Some people find it a real struggle to sit still. Take Stu Lloyd for example. It hasn’t even been 4 months since we featured his Yamaha SR400e and he’s back again with another stellar custom. This ’81 Yamaha RD350LC is Stu’s homage to the 1980s Pro/Am series bikes that he loved in his youth. It’s a brash yet subtle, classic yet modern amalgamation built with the clear intention of raising eyebrows and inducing smiles.
“For 12 years I’ve been keeping my eye out for a Yamaha RD350LC to build a hybrid out of that didn’t cost the world,” says Stu. “Last summer my 15-year-old son asked if I could find him a dirt bike. I sourced a yellow and black ’78 YZ400 in need of some TLC. It was purchased, restored and ridden for the holidays. On returning from our holidays, we decided that having the YZ sitting around all year was a waste so when a matching number’s Canadian RD350LC came up for sale locally, we sold the YZ and grabbed it.”
With that Stu’s dream RD project was underway. Destined to be a family heirloom he didn’t waste any time (or money) creating something really special.
“It had to look clean and crisp, be upgraded using subtle newer technology and still be unmistakably an RD350LC,” says Stu of his design approach. “As with all my builds, it’s all in my head. That and standing in the workshop staring at it for hours on end. From the type of exhaust to the overall design, shape, lines, stance and colour.”
Stu’s aesthetic goal for this project is what he calls “OMGWTF” Why? Because that’s how he wants RD enthusiasts and two-stroke noobs to react to his creation.
Aside from getting the bikes new look nailed Stu paid special attention to which upgrades and improvements to make. High on the priority list of things to improve were the RD350LC brakes.
To ensure the Yamaha had adequate stopping power, Stu began the overhaul by completely redesigning the rear end. To do this he acquired the rear wheel, brake carrier and calliper from an ’01 Suzuki SV650. Stu then invested a small fortune on an all-new, custom made swingarm.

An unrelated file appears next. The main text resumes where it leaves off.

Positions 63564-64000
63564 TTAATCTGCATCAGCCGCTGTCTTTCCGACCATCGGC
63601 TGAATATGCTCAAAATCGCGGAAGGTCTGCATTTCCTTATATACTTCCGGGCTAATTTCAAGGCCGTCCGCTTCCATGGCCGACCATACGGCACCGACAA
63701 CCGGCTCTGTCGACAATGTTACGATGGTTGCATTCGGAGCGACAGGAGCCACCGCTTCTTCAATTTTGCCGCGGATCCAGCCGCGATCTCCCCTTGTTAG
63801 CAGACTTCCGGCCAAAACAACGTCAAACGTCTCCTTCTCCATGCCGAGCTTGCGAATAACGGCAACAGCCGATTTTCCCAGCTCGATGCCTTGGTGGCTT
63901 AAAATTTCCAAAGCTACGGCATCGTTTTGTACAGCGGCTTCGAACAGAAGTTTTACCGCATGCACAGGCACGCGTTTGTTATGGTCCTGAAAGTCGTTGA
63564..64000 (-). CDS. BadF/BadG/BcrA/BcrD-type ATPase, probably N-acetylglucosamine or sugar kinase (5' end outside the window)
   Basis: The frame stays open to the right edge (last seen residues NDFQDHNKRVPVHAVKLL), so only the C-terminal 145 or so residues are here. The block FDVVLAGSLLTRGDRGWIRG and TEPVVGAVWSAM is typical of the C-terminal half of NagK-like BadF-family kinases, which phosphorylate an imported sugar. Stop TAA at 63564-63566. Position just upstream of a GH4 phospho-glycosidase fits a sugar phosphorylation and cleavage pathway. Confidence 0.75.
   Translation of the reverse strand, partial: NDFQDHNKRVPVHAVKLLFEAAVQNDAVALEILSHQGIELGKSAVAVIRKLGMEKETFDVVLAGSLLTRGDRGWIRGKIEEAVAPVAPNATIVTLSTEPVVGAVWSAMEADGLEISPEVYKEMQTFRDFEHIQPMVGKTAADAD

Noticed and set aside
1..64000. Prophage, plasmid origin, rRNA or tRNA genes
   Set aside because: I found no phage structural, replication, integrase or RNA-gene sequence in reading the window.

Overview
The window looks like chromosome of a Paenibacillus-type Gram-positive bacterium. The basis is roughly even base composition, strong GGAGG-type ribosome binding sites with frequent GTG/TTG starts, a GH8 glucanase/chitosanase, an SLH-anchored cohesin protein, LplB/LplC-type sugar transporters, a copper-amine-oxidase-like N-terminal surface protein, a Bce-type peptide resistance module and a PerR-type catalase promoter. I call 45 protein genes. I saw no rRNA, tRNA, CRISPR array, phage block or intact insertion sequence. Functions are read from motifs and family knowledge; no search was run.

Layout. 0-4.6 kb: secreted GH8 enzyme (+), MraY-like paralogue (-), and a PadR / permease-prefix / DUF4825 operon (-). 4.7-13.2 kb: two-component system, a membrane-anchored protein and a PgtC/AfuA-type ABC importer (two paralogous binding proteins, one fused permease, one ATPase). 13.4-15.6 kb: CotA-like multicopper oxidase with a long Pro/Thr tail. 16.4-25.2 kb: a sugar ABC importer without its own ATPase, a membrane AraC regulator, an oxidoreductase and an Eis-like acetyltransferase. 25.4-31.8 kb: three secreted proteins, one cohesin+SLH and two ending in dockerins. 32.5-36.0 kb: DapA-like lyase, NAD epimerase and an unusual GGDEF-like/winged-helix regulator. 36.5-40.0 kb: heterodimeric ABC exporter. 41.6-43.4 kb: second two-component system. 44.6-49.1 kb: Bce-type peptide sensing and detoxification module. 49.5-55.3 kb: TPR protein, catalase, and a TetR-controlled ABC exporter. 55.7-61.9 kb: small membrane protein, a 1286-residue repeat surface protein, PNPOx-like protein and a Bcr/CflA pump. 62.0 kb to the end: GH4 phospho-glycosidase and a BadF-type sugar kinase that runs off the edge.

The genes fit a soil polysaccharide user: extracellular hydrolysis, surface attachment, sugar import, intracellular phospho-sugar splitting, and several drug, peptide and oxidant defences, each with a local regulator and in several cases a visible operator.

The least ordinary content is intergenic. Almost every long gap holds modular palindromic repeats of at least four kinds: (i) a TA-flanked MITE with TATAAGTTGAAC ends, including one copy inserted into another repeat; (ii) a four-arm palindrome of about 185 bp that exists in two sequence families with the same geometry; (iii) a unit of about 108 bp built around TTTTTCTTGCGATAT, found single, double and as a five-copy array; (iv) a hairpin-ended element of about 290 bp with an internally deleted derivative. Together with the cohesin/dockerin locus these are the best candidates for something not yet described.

Styled to mimic the original RD350LC unit the bespoke swingarm has been fabricated from 6061 T6 billet aluminium. The new unit slides straight into the original mounting points so there wasn’t any need for frame modification. With the new swingarm in place, Stu hopped up the brake system using Yamaha R1 gold spot callipers and a race-spec titanium rotor. In the front, you’ll find similar improvements thanks to the fitment of a ’99 Yamaha R1 wheel and gold spot brake assembly. To complete the new system he’s installed Wes Moto stainless steel brake lines.
The next cab off the rank was the Yamaha’s outdated suspension. Stu again leant on R1 technology for a solution. So along with the wheel, the front end now wears a set of upside-down Yamaha R1 forks in their original triple clamps, an R1 fender and brake master.
Stu is the first to admit that the R1 forks are overkill for the RD, but they gave the front end the beefy look he wanted are an undeniable improvement.
For the rear end, he wanted to lift the bike’s tail by 10cm to give it the sportier, race-bred stance he was after. To satisfy that need Stu’s added a taller and more capable YSS rear shock that is height adjustable.
After upgrading the RD’s brakes and handling, putting some time towards engine improvements was the logical next step.
“Two strokes are finicky at best when it comes to the engine performance upgrades,” says Stu. “I decided to limit mods for the engine and went with a tried trusted approach.” What Stu settled on was a set of bigger Mikuni VM28 carbs from a 76 RD350, Uni red foam racing filters, a lightweight RD/TZ aluminium radiator and Banshee racing coils. To finish things off the engine was treated to a sparkling 2-into-2 Jim Lomas Race Street expansion chamber exhaust system.
Stu’s engine approach didn’t prevent him from overhauling the internals. Inside the 347cc two-stroke parallel twin, you’ll find a new crank, rods, barrels and pistons.
As custom motorcycle builds tend to go, despite Stu’s intention to stick to proven engine upgrades, his inquisitive nature lead to some experimentation. “I wanted to try different reeds and use the RZ350 reed cage. So I put in a 10mm spacer and honed out the inlet to take the bigger cage before fitting carbon fiber reeds.” he says.
As for how that little experiment went, Stu had to remove the seat and fuel tank 56 times (yes he counted) to get the carb jetting and adjustment just right. A task made even more challenging by the fact that he lives 3000ft above sea level. Thankfully his dedication paid off and his RD sings a sweet two-stroke song that’s sure to twist the neck of any petrol head.
As for how he expects people to react to his custom RD350LC project Stu says, “Purists won’t like it, but anyone can restore a bike by putting new OEM equipment back on. I follow the ‘I wonder if that will fit‘ design approach. I wanted to build the bike in the true nature of the LC Hooligan from back in the day. Loud, nasty, snarly, some say annoying and cool. After riding it around the local area I can safely say it meets that criteria!”
All up it took Stu 11 months to complete his Yamaha RD530LC. He says it would have been done sooner if it wasn’t for Covid related postal delays. Whether you consider 11 months to build a bike of this calibre slow or not, this resto-mod classic is anything but tardy.